Indian Festivals Used To Represent Excitement And Tolerance, But Does That Hold True Today?

Pujo, or Durga Puja, for me, meant a long break from school, I still remember how the collection of money (chanda) would start usually months before the Durga Puja, where I come from, in Bihar, which is adjacent to Nepal’s Tarai region, a place called Pachpakri. I remember I used to go to see Durga puja rituals all the seven days of the pujo. This used to be a festive moment, one meant to be enjoyed, for me and all my siblings. This was the village market, but now, of course in 2019, this has been developed and has helped the commerce and transaction for areas even 30 kilometers at the periphery.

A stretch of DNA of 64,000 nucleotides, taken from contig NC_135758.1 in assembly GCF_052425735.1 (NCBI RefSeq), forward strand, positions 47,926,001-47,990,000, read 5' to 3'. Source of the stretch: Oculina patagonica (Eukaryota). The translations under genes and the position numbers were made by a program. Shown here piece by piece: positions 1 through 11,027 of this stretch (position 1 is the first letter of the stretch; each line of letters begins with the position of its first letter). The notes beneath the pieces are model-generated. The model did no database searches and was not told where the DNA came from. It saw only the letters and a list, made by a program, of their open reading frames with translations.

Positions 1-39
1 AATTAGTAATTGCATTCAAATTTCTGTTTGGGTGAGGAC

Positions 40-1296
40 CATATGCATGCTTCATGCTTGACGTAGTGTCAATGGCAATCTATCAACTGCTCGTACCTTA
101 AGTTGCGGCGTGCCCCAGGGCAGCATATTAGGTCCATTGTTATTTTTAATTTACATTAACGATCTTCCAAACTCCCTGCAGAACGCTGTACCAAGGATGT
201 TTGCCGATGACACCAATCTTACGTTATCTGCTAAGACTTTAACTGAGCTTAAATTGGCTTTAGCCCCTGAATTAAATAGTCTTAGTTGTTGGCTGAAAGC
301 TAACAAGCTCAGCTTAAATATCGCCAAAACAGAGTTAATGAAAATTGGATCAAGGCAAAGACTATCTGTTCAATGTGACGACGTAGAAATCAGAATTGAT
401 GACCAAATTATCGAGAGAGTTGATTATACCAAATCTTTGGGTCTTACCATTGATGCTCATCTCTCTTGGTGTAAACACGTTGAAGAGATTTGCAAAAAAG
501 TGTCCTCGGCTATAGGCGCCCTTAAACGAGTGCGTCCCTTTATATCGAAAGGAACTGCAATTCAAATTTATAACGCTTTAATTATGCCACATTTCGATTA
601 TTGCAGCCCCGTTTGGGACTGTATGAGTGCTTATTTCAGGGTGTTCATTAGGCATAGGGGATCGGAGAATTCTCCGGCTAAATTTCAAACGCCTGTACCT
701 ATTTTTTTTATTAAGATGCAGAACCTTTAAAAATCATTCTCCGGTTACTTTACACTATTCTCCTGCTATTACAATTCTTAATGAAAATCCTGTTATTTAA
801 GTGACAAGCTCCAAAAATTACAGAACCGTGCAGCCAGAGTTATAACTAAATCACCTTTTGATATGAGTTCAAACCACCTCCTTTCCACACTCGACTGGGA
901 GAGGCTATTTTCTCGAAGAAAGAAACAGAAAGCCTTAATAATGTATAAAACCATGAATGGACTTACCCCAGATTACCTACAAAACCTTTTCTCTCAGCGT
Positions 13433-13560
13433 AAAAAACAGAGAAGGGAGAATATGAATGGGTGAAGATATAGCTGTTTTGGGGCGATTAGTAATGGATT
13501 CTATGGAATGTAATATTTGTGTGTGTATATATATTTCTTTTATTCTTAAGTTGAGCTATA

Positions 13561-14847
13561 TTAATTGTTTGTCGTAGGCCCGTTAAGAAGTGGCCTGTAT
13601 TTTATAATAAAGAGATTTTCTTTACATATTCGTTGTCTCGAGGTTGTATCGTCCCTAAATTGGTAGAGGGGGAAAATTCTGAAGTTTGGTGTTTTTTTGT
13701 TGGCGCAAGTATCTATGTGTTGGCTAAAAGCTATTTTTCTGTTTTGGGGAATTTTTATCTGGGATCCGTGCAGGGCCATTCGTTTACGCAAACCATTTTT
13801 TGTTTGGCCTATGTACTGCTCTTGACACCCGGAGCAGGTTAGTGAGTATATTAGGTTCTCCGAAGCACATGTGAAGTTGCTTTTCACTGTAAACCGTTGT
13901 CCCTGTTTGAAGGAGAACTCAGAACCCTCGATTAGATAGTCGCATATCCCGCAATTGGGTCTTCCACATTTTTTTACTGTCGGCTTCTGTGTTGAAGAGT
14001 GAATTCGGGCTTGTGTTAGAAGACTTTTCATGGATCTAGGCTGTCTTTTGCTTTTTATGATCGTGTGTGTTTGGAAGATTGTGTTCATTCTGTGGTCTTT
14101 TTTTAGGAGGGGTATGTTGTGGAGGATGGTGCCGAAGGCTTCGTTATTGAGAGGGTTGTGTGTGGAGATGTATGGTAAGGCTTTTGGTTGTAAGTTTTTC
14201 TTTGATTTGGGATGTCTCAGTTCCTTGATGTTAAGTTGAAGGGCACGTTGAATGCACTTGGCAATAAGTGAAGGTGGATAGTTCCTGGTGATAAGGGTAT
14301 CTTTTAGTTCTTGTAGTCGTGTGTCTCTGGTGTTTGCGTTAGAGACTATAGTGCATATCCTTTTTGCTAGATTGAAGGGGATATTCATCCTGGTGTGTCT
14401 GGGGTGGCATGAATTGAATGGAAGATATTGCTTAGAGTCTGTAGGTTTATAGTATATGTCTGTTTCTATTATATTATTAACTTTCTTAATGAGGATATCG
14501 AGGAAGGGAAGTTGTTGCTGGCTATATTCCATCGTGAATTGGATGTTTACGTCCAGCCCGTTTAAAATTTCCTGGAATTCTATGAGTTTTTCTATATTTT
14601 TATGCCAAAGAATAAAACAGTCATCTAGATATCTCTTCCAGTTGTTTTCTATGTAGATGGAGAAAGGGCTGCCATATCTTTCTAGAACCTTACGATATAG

To go see the Durga puja pandals, we would be brimming with anticipation and curiosity since morning, and we would stop reading or writing, which used to be our only work at that time. I would always try to find a way to escape from studying. Usually, we would reach the market in the afternoon, around 2:30 pm, looking forward to the mela (carnival) and the big Durga pandal in the middle of the market, with bright lights and shining colors. One of our duties was to meet with Gopal chacha (uncle), my Abba’s (father) classmate and best friend. We would end our visits with delicious sweets at Kedar chacha’s eatery, which was one of my favorite places to eat sweets. I have been missing my place in Durga puja celebrations for quite some time, as I have been away from my native place.

I don’t know if I will have the guts to visit those Puja pandals in the ‘new’ India anymore, where anyone can be lynched based on suspicion alone, and because hatred for others is being propagated day and night.

Comments

  1. its true...Once again Diversity are used as a tool to promote hatred. its not good for our moral fabric and co-existence

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